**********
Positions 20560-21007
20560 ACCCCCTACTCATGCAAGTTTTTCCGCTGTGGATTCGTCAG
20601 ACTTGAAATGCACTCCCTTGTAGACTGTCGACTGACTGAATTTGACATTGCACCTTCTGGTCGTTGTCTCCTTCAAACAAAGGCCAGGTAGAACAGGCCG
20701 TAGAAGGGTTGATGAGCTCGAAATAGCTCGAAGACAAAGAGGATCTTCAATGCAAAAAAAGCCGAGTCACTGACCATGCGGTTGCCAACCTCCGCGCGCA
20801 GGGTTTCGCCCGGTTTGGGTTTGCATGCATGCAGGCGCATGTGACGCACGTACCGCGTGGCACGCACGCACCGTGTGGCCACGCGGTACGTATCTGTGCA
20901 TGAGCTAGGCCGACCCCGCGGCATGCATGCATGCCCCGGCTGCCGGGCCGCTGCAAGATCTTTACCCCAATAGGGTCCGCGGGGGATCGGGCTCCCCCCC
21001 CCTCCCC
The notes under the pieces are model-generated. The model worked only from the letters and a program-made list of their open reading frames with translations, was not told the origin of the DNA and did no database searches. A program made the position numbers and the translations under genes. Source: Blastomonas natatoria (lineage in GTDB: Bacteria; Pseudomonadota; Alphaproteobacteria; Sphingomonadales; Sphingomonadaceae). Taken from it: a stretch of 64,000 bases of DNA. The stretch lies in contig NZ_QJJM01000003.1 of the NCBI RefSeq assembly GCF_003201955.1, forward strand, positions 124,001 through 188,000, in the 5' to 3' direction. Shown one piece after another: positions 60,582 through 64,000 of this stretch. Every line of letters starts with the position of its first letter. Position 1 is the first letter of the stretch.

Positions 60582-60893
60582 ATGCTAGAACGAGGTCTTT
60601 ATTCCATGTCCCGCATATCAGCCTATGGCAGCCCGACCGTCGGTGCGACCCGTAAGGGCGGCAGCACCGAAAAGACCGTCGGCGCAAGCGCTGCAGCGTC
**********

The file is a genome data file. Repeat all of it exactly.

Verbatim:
Positions 20560-21007
20560 ACCCCCTACTCATGCAAGTTTTTCCGCTGTGGATTCGTCAG
20601 ACTTGAAATGCACTCCCTTGTAGACTGTCGACTGACTGAATTTGACATTGCACCTTCTGGTCGTTGTCTCCTTCAAACAAAGGCCAGGTAGAACAGGCCG
20701 TAGAAGGGTTGATGAGCTCGAAATAGCTCGAAGACAAAGAGGATCTTCAATGCAAAAAAAGCCGAGTCACTGACCATGCGGTTGCCAACCTCCGCGCGCA
20801 GGGTTTCGCCCGGTTTGGGTTTGCATGCATGCAGGCGCATGTGACGCACGTACCGCGTGGCACGCACGCACCGTGTGGCCACGCGGTACGTATCTGTGCA
20901 TGAGCTAGGCCGACCCCGCGGCATGCATGCATGCCCCGGCTGCCGGGCCGCTGCAAGATCTTTACCCCAATAGGGTCCGCGGGGGATCGGGCTCCCCCCC
21001 CCTCCCC
The notes under the pieces are model-generated. The model worked only from the letters and a program-made list of their open reading frames with translations, was not told the origin of the DNA and did no database searches. A program made the position numbers and the translations under genes. Source: Blastomonas natatoria (lineage in GTDB: Bacteria; Pseudomonadota; Alphaproteobacteria; Sphingomonadales; Sphingomonadaceae). Taken from it: a stretch of 64,000 bases of DNA. The stretch lies in contig NZ_QJJM01000003.1 of the NCBI RefSeq assembly GCF_003201955.1, forward strand, positions 124,001 through 188,000, in the 5' to 3' direction. Shown one piece after another: positions 60,582 through 64,000 of this stretch. Every line of letters starts with the position of its first letter. Position 1 is the first letter of the stretch.

Positions 60582-60893
60582 ATGCTAGAACGAGGTCTTT
60601 ATTCCATGTCCCGCATATCAGCCTATGGCAGCCCGACCGTCGGTGCGACCCGTAAGGGCGGCAGCACCGAAAAGACCGTCGGCGCAAGCGCTGCAGCGTC